The Logitech G Pro X 2 Lightspeed is one of the few headsets that not only listens well, but also has a beautiful design.
Anyone who has ever had a gaming headset on knows that they are generally horribly ugly. Nothing against other brands, but generally they mostly do what they do best. For example, I recently had the Turtlebeach Stealth Pro for review, an excellent headset in terms of sound, but with a somewhat clunky design. They are simply not headsets you throw in your bag to take on the train, plane or bus. In terms of functionalities, the Logitech G Pro X 2 Lightspeed is also just barely that, but in terms of design, it’s one of the better headsets I’ve seen recently.
In terms of appearance, Logitech’s new headset is reminiscent of the somewhat classic-looking Marshall headphones, a company that normally focuses on guitar amps. The ear cups and headrest are also made of a material that feels nice to the touch. Initially, the headphones include ear pads made of memory foam in imitation leather, but additional ear pads are also included with breathable velour. With the ear cushions made of imitation leather, I can already play for hours myself, so there was no need to replace them with the additional ear cushions included.
One of the reasons the headphones can be used outside of your gaming setup is the detachable microphone. This one uses advanced Blue VO!CE technology, according to Logitech, but we’re a little less of a fan of this. It’s still the same microphone as on the previous version of the Logitech G Pro X, making the sound when you speak acceptable at best. We still recommend just using a separate XLR microphone, because in terms of quality it simply doesn’t compare. That’s also not a bad thing at all if you wouldn’t otherwise want to take it to a professional level. The mic on the Logitech G Pro X 2 Lightspeed does its thing, but simply not much more than that.
No noise cancelling, but other features
The Logitech G Pro X 2 Lightspeed excels in a number of things immeasurably. For example, we already mentioned that the design of the headset is phenomenal and you can see it as a headset that is not only suitable for gaming. Let’s walk through the features of the headset for a moment. Recently, we have been spoiled with many gaming headsets in that they excel in so many features. The Logitech G Pro X 2 Lightspeed also performs well in this area, but lacks noise-cancelling for me personally. I understand that the choice was made not to give the headset ANC (active noise-cancelling) in order to keep the cost of the headset lower. Still, it is a requirement for me when I take a headset on public transport, or at all when I use it as a casual headset, that I am not constantly disturbed by sounds from the outside world.
Of course, there are parts on the headset that we do appreciate tremendously. Aside from appearance, the design also excels in terms of build quality. For example, the headset’s buttons feel incredibly sturdy. The button to turn the headset on and off is a slider, and it simply feels nice to switch it already. The dial for volume also seems to have been carefully chosen. With that, the headset really manages to do something we miss with other headsets. Often the build quality is okay, but Logitech goes the extra mile with this that we sometimes miss otherwise.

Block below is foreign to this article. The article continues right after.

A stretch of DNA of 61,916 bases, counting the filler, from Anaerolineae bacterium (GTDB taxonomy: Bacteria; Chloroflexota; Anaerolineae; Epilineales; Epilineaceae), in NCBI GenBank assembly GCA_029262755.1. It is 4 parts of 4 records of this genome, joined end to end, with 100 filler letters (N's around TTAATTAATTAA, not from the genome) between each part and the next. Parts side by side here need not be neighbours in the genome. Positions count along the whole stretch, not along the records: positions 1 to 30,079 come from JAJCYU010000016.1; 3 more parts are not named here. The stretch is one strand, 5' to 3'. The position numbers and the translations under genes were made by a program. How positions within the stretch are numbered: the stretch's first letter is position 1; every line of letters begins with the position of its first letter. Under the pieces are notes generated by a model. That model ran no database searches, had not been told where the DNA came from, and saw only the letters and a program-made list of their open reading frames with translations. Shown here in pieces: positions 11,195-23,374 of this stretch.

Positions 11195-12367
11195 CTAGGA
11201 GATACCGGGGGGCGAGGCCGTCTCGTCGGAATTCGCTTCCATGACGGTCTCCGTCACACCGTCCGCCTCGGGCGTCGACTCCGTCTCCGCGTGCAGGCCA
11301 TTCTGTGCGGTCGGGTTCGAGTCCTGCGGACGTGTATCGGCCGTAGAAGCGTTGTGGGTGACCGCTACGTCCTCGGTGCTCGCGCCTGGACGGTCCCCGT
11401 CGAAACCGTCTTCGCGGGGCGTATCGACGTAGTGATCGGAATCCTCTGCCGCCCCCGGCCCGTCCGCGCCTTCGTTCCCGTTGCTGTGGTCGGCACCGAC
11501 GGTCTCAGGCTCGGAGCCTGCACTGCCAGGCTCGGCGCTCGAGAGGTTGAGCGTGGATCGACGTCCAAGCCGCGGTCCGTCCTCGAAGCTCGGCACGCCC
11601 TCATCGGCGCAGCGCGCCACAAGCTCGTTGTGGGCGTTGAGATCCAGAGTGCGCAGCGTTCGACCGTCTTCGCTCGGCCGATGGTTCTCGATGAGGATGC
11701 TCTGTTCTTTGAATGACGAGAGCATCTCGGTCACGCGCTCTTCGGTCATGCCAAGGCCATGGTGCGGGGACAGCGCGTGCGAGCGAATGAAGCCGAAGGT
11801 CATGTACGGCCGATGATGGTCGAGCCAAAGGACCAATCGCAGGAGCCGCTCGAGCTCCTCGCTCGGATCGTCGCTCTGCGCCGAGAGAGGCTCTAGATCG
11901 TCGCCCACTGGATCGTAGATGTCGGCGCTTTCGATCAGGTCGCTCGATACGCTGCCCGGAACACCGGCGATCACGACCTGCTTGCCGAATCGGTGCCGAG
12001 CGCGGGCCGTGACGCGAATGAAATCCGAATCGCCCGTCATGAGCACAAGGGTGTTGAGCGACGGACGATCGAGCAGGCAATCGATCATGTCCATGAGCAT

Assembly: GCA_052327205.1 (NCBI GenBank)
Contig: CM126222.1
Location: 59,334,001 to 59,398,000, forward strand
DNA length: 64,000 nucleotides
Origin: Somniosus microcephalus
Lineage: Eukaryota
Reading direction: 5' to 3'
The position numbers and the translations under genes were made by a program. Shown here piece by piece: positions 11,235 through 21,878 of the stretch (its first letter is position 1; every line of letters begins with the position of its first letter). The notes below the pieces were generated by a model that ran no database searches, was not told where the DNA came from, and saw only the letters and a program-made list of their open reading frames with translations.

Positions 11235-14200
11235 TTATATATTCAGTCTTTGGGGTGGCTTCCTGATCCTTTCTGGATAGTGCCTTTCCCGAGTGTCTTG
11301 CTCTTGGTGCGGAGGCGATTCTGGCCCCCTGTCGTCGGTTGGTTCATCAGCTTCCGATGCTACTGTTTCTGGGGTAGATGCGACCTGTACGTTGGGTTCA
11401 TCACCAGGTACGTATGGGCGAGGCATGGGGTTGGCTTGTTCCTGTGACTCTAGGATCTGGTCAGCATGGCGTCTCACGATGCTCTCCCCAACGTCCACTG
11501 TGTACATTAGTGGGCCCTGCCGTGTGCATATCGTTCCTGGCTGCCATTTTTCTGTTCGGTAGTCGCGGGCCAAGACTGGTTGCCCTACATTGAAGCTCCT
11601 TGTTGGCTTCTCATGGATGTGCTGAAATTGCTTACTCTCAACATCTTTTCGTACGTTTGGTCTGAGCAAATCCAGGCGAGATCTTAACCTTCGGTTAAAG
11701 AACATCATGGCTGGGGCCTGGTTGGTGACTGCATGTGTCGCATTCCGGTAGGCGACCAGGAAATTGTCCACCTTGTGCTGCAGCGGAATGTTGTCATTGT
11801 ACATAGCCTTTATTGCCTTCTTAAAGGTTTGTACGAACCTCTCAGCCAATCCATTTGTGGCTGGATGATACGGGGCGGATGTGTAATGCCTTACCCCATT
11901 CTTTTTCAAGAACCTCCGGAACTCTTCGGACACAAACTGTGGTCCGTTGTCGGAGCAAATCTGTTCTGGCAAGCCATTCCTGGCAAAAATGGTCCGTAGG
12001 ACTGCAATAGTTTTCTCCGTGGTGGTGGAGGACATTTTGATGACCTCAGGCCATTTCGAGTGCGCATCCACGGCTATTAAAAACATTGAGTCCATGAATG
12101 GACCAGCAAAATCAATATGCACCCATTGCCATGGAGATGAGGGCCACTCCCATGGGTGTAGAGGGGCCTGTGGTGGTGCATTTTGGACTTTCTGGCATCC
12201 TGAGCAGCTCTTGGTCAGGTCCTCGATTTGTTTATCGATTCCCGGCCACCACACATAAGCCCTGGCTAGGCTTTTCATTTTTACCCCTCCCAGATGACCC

In addition to the nice buttons, Logitech’s headset also features graphene drivers, which should give the player a professional advantage in shooters on PC, for example. Personally, I don’t play high-level games like Counter-Strike, so I can’t directly say if you can actually gain an advantage with this, but the sound of the headset does sound excellent. The soundtrack of Diablo IV, for example, does come through very nicely. In addition, the headset uses DTS surround sound audio instead of Microsoft’s Windows Sonic surround, a welcome addition. This does allow you to instantly hear footsteps coming from behind, and we were also heavily impressed with the surround sound while watching the new trailer for Senua’s Saga: Hellblade II.
It can’t be beat
Also handy about the headset is the ability to connect it in a variety of different ways, which again makes the Logitech G Pro X 2 Lightspeed capable of working with a variety of devices. A 3.5mm jack has even been considered for the traditional player, which again can come in handy at times when the headset’s battery is running low.
Running out of battery, by the way, is quite unique for Logitech’s new headset. Compared to its predecessor, a big jump has been made with the battery life, which should last fifty hours. After taking it out of the box I briefly had the headset on the charger, but after that I was actually able to use it wirelessly continuously without getting any further notification that it was running low.
The Logitech G Pro X 2 Lightspeed is a beautifully designed gaming headset with excellent sound quality. Although it lacks noise-cancelling and the microphone quality is not exceptional, the headset impresses with its build quality, comfortable materials and long battery life. With graphene drivers and DTS surround sound audio, the headset delivers an immersive gaming experience. All in all, the Logitech G Pro X 2 Lightspeed is an attractive choice for gamers looking for a high-quality headset without the need for active noise cancellation.